Choosing the best walking stick for an elderly person means introducing a simple-to-use aid into their day-to-day life that also improves their well-being.
A walking stick can be used in the case of aching joints, for example, or when a person becomes overtired when walking.
Before choosing the walking stick, take a look here at the questions you should ask yourself first. Choosing this aid is a composite process, in which the specific needs of the final user should be assessed, asking a specialist for an opinion if pathologies are present. The “normality” the aid aims to restore, as it allows brief and frequent movement around the home, short walks outside or elsewhere, should also be assessed.
Returning to walking sticks, a wide range of aspects can be considered to classify them. These include the material, the handle, the shape of the base and the various optional features that can be added. However, the first thing to remember is that the stick is a support used to provide balance at the person’s side. A walking stick is therefore a great help when someone limps and is also a useful support for the “healthy” limb if the other limb is aching.
What walking stick should you choose?
The first feature to assess is the material and here the choice is strictly related to the final user’s weight and height, as well as the level of support expected. A wooden stick can only be adjusted in height, so it is not recommended for a heavier person, who would be better supported by an anodised aluminium stick.
Aluminium sticks also have a higher number of adjustments, which means they can be specifically adapted to the user’s needs and style of use. If the stick is being used as a support, for example, it must be adjusted to be held close to the feet, whereas if it is used for balance, it must be adjusted to a greater height and held away from the feet.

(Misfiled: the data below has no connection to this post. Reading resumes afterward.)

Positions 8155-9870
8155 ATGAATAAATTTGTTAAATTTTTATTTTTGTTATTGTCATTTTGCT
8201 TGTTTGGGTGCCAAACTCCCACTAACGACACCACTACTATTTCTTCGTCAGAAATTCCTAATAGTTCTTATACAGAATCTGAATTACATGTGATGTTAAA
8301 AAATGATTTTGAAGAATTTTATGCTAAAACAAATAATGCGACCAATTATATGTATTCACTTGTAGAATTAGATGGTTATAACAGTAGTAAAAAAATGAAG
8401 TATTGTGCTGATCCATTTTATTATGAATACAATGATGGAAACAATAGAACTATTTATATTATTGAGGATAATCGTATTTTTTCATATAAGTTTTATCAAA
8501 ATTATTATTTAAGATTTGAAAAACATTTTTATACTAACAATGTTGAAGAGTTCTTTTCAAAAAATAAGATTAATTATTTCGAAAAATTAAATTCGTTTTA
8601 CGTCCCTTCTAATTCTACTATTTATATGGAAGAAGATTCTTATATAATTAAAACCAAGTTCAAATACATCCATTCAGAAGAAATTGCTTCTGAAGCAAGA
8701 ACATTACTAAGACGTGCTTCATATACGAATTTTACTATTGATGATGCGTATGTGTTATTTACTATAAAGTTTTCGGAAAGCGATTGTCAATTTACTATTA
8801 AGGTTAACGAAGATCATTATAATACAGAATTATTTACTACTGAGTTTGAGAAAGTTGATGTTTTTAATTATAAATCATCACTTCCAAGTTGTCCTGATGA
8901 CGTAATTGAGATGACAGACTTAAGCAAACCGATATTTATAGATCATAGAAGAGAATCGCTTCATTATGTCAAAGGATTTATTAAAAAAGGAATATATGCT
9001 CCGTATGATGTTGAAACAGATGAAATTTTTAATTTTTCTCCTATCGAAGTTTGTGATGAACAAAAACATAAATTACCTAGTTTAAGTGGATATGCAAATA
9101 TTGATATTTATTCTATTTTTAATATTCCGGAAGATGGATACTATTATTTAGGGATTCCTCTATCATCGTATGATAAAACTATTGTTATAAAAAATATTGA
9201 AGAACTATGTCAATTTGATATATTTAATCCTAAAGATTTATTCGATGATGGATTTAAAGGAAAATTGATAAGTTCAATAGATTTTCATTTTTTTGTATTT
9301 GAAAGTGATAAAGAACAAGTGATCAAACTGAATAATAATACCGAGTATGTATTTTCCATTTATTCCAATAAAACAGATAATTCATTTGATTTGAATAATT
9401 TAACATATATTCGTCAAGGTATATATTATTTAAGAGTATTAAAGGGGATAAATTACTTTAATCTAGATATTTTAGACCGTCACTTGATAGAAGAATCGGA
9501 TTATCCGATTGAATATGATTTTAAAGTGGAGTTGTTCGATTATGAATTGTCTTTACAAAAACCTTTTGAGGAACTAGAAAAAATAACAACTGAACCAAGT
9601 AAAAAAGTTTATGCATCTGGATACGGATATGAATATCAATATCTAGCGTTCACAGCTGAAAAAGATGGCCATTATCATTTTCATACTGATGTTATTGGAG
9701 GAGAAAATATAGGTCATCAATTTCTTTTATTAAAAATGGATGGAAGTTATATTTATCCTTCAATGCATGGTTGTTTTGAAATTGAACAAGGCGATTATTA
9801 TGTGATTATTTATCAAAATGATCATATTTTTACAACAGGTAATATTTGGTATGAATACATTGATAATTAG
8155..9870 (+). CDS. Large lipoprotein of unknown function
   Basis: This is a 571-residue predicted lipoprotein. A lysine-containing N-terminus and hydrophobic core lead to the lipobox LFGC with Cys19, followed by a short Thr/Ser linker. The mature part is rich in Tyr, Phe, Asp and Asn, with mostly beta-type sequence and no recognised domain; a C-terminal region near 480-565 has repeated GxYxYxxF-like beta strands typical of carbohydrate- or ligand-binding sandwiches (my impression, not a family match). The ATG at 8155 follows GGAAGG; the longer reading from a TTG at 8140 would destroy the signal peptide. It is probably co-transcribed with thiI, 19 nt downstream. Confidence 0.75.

Walking sticks also have various types of handles, ranging from the classic umbrella shape or t-shape to the open anatomical type, which follows the line of the hand, to the closed anatomical type, which can be gripped according to the shape of the hand, and the ergonomic type, which adapts to the surface of the hand. This aspect is extremely important for anyone who uses the stick all the time and choosing the wrong handle can lead to pain or inflammation of the hand or wrist.
When examining these preliminary aspects, it is important to remember when the walking stick will be used. Where the stick will be used is important in choosing the rubber antislip tips, which should have a wide base if more support is needed and allow the stick to be held vertically even when not in use, or a wide and oscillating base when the patient needs not only support, but also assistance in walking.
The occasion and the methods of use are also aspects to consider when assessing carrying of the stick in terms of weight, and also the need for optional features, such as a led light on the tip or a courtesy light, fixed or flashing and with an acoustic warning in the handle. The walking stick could also have a wrist strap or be telescopic, allowing it to be closed and placed in a bag.
There are also cases in which a stick, even with a wide tip, does not provide sufficient support for the final user. In these cases, it is appropriate to use a tripod or quadripod walking stick, an aid that has three (in the first case) or four feet and a similar structure to a normal walking stick on the upper part.
Tripods and quadripods are available with both similar handles to simple walking sticks and with forearm support, which extends the grip to the arm to provide greater stability when walking.
These aids are an alternative to a walker and can be used singly or in a pair. A sector professional should be consulted for specific indications to ensure optimal use.